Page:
City Council halts pot shop’s move to more visible location | SteamboatToday.com

City Council halts pot shop’s move to more visible location

Scott Franz







— Steamboat Springs City Council will not allow a pot shop to move into a more visible location between a restaurant and a liquor store in a shopping center on the west side of the city.

A slim majority of the council wasn’t comfortable allowing Natural Choice to sell marijuana so close to a family restaurant and next to a hardware store.

In denying the move, the council rejected the recommendations of both city planning staff and the Planning Commission to allow Natural Choice to move into a location the business felt is more visible than its current spot, which is tucked away in an industrial center.

The 4-3 vote to deny the move also sent a larger message that a majority of the council thinks marijuana businesses here should not yet be regulated in the same way as liquor stores.

Before voting against the move, Councilman Scott Ford said he was fine with continuing a "slow go" approach to regulating the local marijuana industry.

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"As this is evolving in our community, you had some other communities say ‘no’ (to marijuana shops) and others say ‘anything goes.’ We fall somewhere in the middle," Ford said, noting the local alcohol industry has had 81 years to evolve, while the marijuana industry is still in its infancy. "We don’t want to create a situation where we get ahead of ourselves."

Some council members were uncomfortable with the potential presence of marijuana stores in public shopping plazas in the city.

"If a family wants to bike to Ace Hardware, they’re going to have to bike past this," Councilwoman Heather Sloop said of the proposed pot shop location. "I don’t want marijuana being sold next to Girl Scouts selling hot dogs at Ace."

Council President Walter Magill questioned whether the pot shop would fit into the "culture" of the shopping center.

"A lot of these teens and guests (eating and shopping at Curve Plaza) are from conservative places, and they’ll try to avoid this situation," Magill said. "It could be impacting other businesses."

Councilman Tony Connell wanted to table the vote until the council could better understand several issues, including how the introduction of marijuana stores in Steamboat was affecting underage use of the drug.

He said administrators at Steamboat Springs High School have told him they have an issue with underage use of marijuana.

"In every case (of underage marijuana possession), the (assistant) principal said it’s branded marijuana from one of our three companies," Connell said.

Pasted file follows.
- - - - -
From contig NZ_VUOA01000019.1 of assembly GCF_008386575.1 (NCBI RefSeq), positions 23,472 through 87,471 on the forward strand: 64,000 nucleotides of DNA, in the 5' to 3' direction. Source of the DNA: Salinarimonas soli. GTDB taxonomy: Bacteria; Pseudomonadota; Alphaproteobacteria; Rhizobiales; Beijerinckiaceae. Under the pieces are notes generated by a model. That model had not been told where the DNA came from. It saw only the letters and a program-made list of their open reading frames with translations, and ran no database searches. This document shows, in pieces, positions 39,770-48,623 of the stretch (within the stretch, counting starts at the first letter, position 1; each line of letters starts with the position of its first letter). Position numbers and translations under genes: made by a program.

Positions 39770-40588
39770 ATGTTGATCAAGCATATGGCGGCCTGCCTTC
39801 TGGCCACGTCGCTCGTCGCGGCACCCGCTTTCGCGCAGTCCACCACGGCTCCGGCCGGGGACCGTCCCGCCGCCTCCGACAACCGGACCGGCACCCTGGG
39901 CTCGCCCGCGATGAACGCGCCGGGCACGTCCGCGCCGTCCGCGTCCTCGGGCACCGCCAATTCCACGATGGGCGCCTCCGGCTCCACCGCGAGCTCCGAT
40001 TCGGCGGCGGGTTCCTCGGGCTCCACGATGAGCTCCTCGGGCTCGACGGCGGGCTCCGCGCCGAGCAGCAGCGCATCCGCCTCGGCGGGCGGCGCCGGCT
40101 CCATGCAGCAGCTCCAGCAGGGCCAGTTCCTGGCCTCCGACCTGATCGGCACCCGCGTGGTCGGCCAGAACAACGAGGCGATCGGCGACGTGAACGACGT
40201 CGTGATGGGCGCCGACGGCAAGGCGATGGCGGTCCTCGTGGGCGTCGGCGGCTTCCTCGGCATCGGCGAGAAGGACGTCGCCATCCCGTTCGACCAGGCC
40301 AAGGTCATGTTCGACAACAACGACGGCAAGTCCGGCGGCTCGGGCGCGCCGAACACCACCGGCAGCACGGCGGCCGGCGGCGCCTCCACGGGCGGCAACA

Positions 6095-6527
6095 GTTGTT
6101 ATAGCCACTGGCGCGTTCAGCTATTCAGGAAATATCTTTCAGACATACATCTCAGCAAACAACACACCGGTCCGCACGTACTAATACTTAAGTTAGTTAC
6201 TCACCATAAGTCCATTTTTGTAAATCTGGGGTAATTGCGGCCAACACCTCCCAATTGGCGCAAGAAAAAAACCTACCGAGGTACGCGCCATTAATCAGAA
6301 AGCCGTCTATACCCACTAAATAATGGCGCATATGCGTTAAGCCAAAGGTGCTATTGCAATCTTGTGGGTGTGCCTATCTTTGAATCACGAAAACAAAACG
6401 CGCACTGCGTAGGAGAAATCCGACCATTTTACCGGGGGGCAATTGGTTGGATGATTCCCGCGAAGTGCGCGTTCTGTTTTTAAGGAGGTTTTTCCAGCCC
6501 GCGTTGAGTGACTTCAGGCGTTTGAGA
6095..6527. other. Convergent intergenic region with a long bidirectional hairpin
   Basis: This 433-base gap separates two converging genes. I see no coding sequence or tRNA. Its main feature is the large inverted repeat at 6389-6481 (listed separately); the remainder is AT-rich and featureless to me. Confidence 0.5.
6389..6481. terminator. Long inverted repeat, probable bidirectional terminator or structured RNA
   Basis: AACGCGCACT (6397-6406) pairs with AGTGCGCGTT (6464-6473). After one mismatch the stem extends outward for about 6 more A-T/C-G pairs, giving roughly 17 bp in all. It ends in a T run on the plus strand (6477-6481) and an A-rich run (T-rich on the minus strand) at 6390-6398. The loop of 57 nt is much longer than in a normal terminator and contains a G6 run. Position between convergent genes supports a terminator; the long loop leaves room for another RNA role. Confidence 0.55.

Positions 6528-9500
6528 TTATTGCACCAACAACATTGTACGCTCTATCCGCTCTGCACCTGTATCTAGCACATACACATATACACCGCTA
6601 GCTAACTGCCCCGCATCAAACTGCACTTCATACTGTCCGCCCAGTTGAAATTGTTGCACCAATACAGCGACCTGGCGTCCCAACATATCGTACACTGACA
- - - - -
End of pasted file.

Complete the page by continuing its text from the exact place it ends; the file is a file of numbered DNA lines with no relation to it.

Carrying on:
Some council members also raised the issue of the new location’s proximity to Bear River Park in west Steamboat.

Though the store would have been just shy of 1,000 feet from the park, as the crow flies, city staff and the Planning Commission felt the move wouldn’t have violated the city’s 1,000-foot buffer rule, because the walking and driving distances to the park are actually more than 3,000 feet.

Some council members disagreed with this assessment, saying the city needs to firm up how the park buffer rule is measured.

Magill, Ford, Connell and Sloop opposed the pot shop’s move.

Councilman Jason Lacy supported the pot shop’s move, along with councilwomen Kathi Meyer and Robin Crossan.

Lacy noted the location was next door to an existing liquor store, and many families already have to drive past an existing marijuana store that fronts U.S. Highway 40 on the way to Ace and Curve Plaza.

He also noted the city had not received any formal complaints from the nearby businesses.

"I feel like this can be a workable situation," Lacy said.

Crossan said it wasn’t right for the council to treat one type of business differently than others.

She also noted that the one existing pot shop on U.S. Highway 40 shares a wall with Taco Cabo, a family restaurant.

And Meyer said the community and the state had spoken when voters approved Amendment 64, which legalized marijuana use by adults in the state and allowed the industry to be regulated the same way alcohol is.

Roland French, owner of Natural Choice, said he was disappointed with the council’s decision.

He said he felt a majority of residents in Steamboat wanted the marijuana businesses to be treated the same way as liquor stores.

"Steamboat Springs overwhelmingly supported" Amendment 64, French said.

Rex Brice, who owns Lil’ House Country Biscuits & Coffee, next door to the proposed pot shop location, told Steamboat Today after the meeting he was not opposed to having a marijuana business next door, but he did have some concerns about the prospect.

He said while he thought having Natural Choice as a next door neighbor could benefit his breakfast spot, he thought it could negatively impact Big House Burgers, his other restaurant at the shopping center.

"I think there are certainly some concerns in the community about how the marijuana industry here grows," he said. "This council had a tough decision to make."

To reach Scott Franz, call 970-871-4210, email scottfranz@SteamboatToday.com or follow him on Twitter @ScottFranz10